The most popular types of paintbrushes are a fan, flat (and shorter brights), filberts (and longer Egberts), liner, mop, round, and mottler. Each type of brush has different sizes to help you cover larger areas or get those fine details. The higher the number, the wider the tuft or hair. Brush sizes are not standard—every brush maker has its own sizing standard.
Select a stiff hair brush, such as blog bristle or mongoose hair, for paste paint or a soft-haired brush for washes and fluid paint. Round brushes are best for thin lines. Flat and brights are wide and even coverage. Thin filaments like squirrel hair brushes have greater paint-holding capacity. Sable andKolinsky paint brushes have more spring for painterly brushstrokes.
The hair of sable brushes is actually from the tails of martens, such as the common or European weasel. The hairs are thin, elastic, and tapered, with a very long and pointed tip. These features make it excellent for many painting techniques—tempera, oils, acrylics, and watercolors. Due to the scales of these hairs, they have a large paint holding capacity, which is why sable hair is often considered the best for most painting techniques.
Richard Symonds (1617–1660) was an English royalist, antiquary, and amateur artist who is now remembered for his eyewitness diary of events of the First English Civil War. His Italian notebooks are an important resource for painting techniques of the 17th century.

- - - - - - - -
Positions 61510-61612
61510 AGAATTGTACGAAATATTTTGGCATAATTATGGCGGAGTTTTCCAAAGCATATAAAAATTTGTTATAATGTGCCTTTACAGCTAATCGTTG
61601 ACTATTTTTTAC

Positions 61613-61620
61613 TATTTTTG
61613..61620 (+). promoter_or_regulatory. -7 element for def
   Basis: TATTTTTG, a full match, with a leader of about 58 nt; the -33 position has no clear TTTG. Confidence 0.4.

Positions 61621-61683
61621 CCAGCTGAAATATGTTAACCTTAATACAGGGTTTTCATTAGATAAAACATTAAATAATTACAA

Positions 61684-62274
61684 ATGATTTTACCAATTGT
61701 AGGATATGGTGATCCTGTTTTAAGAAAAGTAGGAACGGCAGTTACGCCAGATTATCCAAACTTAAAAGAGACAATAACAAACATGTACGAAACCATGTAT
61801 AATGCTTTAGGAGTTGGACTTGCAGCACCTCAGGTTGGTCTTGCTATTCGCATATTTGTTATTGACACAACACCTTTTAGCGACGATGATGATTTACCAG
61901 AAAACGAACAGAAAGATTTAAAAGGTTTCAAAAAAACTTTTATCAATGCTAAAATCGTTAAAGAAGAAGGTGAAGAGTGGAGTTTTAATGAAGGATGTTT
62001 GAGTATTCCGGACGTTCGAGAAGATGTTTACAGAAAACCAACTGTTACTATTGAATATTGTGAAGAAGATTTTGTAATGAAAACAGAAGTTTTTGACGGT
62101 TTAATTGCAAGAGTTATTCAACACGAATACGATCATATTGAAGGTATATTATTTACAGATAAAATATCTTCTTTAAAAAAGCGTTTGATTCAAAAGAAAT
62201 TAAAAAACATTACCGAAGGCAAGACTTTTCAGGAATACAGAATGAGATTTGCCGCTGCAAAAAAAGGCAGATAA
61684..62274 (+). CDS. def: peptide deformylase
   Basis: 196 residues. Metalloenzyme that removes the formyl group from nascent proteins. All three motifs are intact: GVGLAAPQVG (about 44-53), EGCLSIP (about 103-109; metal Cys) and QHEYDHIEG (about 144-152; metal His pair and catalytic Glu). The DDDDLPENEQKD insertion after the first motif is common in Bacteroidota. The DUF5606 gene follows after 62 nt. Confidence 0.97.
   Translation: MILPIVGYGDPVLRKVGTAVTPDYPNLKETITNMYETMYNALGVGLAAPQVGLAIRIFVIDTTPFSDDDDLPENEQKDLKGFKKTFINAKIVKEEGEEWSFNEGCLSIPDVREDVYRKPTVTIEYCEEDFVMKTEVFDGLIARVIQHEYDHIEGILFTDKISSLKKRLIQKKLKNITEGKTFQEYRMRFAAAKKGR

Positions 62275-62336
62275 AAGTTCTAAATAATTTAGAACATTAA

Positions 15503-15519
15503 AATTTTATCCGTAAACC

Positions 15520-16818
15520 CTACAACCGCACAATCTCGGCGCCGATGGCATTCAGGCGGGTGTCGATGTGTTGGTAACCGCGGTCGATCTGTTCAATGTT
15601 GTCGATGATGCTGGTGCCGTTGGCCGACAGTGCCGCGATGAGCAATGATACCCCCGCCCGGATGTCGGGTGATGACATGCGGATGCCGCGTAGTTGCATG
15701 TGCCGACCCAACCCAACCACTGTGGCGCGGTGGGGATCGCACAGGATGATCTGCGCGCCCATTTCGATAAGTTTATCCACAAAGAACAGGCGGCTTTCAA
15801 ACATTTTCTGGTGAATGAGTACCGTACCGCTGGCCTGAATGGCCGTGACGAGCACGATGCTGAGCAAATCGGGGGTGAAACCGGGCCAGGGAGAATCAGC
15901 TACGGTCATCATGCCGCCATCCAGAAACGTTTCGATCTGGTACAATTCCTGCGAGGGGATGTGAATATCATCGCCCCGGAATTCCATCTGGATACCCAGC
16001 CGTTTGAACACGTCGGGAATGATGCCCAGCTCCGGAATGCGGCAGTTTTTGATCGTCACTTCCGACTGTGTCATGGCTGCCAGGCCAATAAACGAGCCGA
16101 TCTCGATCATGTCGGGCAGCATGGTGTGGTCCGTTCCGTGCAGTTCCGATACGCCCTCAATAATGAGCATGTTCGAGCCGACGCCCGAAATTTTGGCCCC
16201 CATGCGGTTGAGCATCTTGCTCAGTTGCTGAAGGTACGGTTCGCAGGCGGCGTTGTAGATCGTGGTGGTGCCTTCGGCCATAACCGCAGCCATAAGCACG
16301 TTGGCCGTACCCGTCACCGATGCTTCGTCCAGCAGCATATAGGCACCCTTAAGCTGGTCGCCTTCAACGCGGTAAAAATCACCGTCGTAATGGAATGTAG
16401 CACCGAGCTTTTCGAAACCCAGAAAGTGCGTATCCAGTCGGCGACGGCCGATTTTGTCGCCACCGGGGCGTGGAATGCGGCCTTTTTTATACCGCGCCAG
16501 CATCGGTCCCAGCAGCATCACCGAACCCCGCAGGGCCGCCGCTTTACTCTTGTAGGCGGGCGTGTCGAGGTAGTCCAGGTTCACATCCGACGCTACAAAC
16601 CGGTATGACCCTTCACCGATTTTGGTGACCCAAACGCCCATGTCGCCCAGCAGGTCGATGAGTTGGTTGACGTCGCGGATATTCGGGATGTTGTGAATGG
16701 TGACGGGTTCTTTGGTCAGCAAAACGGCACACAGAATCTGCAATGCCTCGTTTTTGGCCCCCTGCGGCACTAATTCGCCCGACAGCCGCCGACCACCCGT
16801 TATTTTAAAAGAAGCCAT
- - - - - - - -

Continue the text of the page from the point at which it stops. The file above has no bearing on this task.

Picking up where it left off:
Paint basically consists of two components: pigment and vehicle. Pigment particles do not dissolve in the paint vehicle, but are suspended in the liquid. Making paint simply means mixing a solid and liquid component together into a smooth paste. Making paint is easier than you may think. With basic supplies, such as pigment, linseed oil, a spatula and a clean, flat surface, you can start making small batches of oil paint.
Paint pigments are much more complex today than in past history. They are mixed with other materials or coated to give visual shift or other active color effects. In order to gain an appreciation of color theory and the problems of color matching, it is essential to consider the physics of sight in some detail. Before continuing, though, some background knowledge is required.
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